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Homework Help: What does the following lines of C source code mean?

  1. Jan 7, 2013 #1
    1. Explain what the CPU will do in terms of functuality and configuration when executing the C source code below:

    unsigned char value = 0x91

    1) BSR = 5;

    2) BSRbits.3 = 1;

    3) INTCONbitsTMR0IE = 1;

    4) INTCON2bitsTMR0IP = 1;

    5) TRISB = 0x00;

    6) PORTB = 0x00;

    Please can somebody help me with this question.
    1. The problem statement, all variables and given/known data

    2. Relevant equations

    3. The attempt at a solution
  2. jcsd
  3. Jan 7, 2013 #2


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    Gold Member

    you need to show some attempt on your own, else it doesn't really look like you are asking for "help" so much as just asking for the answer(s)

    One thing I would say is that while it has been a long time since I've done any C programming, I don't think "BSRbits.3" is a valid C construct so on that one the CPU isn't likely to do anything at run-time because the compiler won't let it get that far.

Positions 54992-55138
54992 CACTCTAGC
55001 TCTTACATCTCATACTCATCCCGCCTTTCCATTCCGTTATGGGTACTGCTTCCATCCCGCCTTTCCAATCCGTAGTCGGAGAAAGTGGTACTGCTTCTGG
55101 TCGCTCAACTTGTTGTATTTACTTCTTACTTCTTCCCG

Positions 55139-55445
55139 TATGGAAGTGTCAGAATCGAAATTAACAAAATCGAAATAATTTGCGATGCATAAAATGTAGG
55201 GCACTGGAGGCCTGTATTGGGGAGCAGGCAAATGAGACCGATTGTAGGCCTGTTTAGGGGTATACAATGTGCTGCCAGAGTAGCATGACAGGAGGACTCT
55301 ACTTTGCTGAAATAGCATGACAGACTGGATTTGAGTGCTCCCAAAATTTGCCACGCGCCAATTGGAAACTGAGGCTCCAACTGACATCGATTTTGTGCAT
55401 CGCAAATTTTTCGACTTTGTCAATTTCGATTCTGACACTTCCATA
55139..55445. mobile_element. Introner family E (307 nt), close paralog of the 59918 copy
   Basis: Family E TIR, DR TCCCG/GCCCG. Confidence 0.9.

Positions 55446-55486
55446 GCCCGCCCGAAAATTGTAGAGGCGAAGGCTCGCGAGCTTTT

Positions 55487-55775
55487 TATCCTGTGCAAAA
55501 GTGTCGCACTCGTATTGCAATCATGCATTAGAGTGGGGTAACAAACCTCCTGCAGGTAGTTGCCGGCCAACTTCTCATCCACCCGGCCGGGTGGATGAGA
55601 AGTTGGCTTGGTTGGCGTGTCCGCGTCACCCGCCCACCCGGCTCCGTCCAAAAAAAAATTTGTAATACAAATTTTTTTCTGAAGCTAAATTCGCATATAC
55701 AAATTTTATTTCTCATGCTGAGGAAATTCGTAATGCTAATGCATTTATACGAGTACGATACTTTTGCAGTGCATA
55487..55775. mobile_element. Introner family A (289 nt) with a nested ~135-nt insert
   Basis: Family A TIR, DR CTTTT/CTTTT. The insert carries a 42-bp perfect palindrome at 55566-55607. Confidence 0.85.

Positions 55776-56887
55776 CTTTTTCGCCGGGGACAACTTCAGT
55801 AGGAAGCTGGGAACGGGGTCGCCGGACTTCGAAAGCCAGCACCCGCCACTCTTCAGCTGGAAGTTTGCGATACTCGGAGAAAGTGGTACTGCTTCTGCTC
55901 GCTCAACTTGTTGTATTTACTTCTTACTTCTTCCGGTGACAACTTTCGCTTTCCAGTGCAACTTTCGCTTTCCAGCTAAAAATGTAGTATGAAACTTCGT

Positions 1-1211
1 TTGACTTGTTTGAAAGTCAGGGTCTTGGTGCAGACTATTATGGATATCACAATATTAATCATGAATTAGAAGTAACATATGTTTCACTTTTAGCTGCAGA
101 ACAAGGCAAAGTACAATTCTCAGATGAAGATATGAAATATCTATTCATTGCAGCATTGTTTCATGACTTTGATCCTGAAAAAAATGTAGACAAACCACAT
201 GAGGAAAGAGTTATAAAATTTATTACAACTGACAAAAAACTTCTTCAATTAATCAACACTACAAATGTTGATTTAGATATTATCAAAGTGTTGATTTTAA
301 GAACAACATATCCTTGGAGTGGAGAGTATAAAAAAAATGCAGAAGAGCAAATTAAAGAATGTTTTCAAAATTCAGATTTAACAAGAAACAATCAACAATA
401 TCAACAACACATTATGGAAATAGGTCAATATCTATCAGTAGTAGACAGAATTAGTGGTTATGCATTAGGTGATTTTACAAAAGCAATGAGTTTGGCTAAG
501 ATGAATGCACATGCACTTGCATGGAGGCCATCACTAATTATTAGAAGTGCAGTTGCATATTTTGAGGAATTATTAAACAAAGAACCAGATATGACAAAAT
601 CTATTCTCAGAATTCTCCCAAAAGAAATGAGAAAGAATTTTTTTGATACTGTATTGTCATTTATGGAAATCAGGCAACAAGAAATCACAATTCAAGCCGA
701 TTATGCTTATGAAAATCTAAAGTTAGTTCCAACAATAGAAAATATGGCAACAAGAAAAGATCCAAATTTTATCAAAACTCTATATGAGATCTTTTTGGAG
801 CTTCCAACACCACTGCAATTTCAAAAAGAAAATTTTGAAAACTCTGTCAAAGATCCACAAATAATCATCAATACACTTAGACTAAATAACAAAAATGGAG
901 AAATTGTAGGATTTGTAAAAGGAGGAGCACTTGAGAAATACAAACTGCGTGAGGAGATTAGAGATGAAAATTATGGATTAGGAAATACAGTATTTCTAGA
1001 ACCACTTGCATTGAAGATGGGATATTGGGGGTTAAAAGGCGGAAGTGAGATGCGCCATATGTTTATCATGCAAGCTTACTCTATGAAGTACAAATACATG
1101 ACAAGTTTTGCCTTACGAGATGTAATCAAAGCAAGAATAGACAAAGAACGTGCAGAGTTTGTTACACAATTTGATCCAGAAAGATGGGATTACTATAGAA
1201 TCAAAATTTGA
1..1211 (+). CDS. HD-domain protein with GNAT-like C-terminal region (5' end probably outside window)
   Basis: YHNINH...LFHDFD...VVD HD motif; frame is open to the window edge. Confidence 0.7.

4. Jan 7, 2013 #3


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    Staff: Mentor

    As phinds points out, you must show your attempt first, before we can offer tutorial help.
  5. Jan 7, 2013 #4


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    Homework Helper

    Looks like BSRbits is a structure or union with a bit field, but the syntax BSRbits.3 doesn't seem correct. It would help if you show the declaration for BSRbits (and the typedef if that is used).
  6. Jan 8, 2013 #5
    I'm not sure if "BSRbits.3 = 1" is a valid C statement, but that is exactly what the question says. I think the "INTCONbitsTMR0IE = 1" statement means that the timer0 interrupt is enabled. From what i understand from "TRISB = 0x00" it should mean Port B is configured as outputs.
  7. Jan 8, 2013 #6


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    I recommend you download a PIC data sheet and search it for relevant words like "INTCONbits", "TMR0IE", "PORTB" etc. There are also numerous guides on the web to the common bits of a PIC.

    BSR stands for Bank Select Register. The BSR maps in banks of RAM and registers. See page 42..


    Depending on the PIC..

  8. Jan 10, 2013 #7
    Thanks i appreciate the help!
  9. Jan 10, 2013 #8


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    Science Advisor

    I thought that looked more like assembly language than C!
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